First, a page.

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Associate Professor Dr. Nigel Finch of the University of Sydney Business School is an expert on economic development in South East Asia with a particular focus on extractive industries.
DVB reporter Angus Watson spoke to Dr. Finch about transparency in foreign investment in Burma and the relationship between the extractive industry and the Burmese people.
Q:What do tender bidding processes say about the development of the political economy of Burma?
A: It says much about improvements in the political economy especially in the areas of transparency and accountability. This, in turn, greatly improves Burma’s ability to compete for and attract foreign capital.
Q: Have Chinese firms lost their advantage in Burma?
A: China has benefited from early involvement in Burma’s economy and played a pivotal role in the growth that has been realised to date. China will continue to have an important relationship both as a trade partner and as foreign investor.
However we shouldn’t presume they want to participate in every corner of the economy. For instance, last year Burma set about a bidding process for 16 onshore oil and gas blocks and China did not submit a bid.
I think Chinese firms will compete where they have an advantage. While they clearly have experience and capability in oil and gas exploration, they may not be ready for the disclosure and transparency obligations that may accompany ownership of a license, whereas many Western firms may claim that their disclosure practices form part of their competitive advantage.
Q: Do such open processes spell an end to cronyism?
A: Open processes such as tender bidding don’t spell an end to cronyism but they are certainly a step in the right direction. Tender selection criteria and processes are still subject to political interference but a consistent and transparent approach is welcome. Burma has come a long way and experience and capabilities need to be built up in these areas and there is still much to do.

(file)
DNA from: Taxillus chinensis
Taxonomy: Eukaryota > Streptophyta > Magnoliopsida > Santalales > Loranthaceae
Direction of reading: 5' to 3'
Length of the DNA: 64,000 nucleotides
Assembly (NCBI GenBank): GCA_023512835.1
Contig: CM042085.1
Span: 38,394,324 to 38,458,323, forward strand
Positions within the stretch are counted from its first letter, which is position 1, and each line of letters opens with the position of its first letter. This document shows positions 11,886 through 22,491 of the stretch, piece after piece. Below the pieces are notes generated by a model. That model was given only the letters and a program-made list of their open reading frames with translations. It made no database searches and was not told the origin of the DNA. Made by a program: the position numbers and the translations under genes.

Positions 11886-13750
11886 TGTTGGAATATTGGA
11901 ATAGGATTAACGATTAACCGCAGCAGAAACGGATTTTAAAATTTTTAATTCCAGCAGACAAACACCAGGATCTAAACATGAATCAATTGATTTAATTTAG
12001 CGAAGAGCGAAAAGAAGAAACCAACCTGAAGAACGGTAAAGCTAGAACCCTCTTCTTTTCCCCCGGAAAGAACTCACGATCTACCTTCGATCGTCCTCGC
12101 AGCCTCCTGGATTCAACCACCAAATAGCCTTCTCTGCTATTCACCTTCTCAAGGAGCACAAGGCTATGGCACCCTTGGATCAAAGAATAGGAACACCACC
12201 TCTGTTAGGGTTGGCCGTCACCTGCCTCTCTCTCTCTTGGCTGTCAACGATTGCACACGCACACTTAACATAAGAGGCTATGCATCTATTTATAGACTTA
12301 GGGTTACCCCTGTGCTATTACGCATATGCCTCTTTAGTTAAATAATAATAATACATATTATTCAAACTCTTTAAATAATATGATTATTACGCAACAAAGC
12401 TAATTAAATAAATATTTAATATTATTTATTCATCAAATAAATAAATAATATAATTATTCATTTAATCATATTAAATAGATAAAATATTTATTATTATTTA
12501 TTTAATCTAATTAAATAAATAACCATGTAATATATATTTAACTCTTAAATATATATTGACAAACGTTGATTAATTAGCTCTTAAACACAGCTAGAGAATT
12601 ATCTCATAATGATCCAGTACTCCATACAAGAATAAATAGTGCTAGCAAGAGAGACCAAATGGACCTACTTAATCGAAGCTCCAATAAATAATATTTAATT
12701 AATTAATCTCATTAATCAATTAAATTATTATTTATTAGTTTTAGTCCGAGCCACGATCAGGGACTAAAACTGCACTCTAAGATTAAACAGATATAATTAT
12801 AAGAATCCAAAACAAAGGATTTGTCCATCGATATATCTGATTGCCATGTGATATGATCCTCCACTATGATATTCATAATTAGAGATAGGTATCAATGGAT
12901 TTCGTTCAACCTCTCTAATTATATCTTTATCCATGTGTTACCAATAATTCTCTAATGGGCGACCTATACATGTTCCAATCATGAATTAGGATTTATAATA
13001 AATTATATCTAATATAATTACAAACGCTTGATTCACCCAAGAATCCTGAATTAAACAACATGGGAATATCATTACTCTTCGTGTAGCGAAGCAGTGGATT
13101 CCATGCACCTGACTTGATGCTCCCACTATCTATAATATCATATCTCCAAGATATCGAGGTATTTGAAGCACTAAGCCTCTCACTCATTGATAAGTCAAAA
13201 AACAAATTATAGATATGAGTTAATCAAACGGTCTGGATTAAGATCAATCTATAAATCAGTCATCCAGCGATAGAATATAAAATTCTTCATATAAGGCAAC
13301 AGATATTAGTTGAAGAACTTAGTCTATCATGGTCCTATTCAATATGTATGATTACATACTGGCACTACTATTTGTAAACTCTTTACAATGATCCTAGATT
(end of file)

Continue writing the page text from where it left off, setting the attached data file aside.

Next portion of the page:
Q: Are we likely to see an improved relationship between local people and international firms operating in Burma? (With reference to the ongoing petition by local individuals and groups against extractive sector projects such as Latpadaung, Myitsone, Dawei)
A: Relationships with extractive industry firms and the communities they operate in are often troublesome. Where the expectations of government and stakeholders on the activities of the mining firms are realistic, the relationships will inevitably be easier to manage. What will influence this the most is fairness in education, media and politicking.
Q: Australian firm Woodside Energy is among the bidders for a 30-block offshore gas exploration award announced this month, how do you rate their chances?
A: Woodside is an experienced and credible firm and, in my view, has just as good a chance as every other world-class firm. These exploration licenses have attracted much attention and the bidding is likely to be very competitive. Last year’s onshore license bidding attracted 78 foreign firms for only 16 blocks, and in this round, 30 offshore blocks are being offered. Regardless of the outcome for Woodside they will benefit from the experience of continued participation, which will only assist them in bidding for future projects.
Q: The potential for growth in Burma’s labour market has been noted as an opportunity for foreign investors. How can Australian businesses, promote fair and equitable growth?
A: Australian firms have a good record in the area of labour development especially through mining and infrastructure projects. The opportunities include skills training in areas as diverse as engineering, transport, workplace safety and even administration. The vocational training sector in Australia can play a role in building an apprentice-style training culture in Burma that infuses practical training and knowledge embedded with real workplace experience. By developing greater skill in Burma’s human capital, foreign firms will increase their ability to deliver projects at lower costs and assist is reducing execution risk.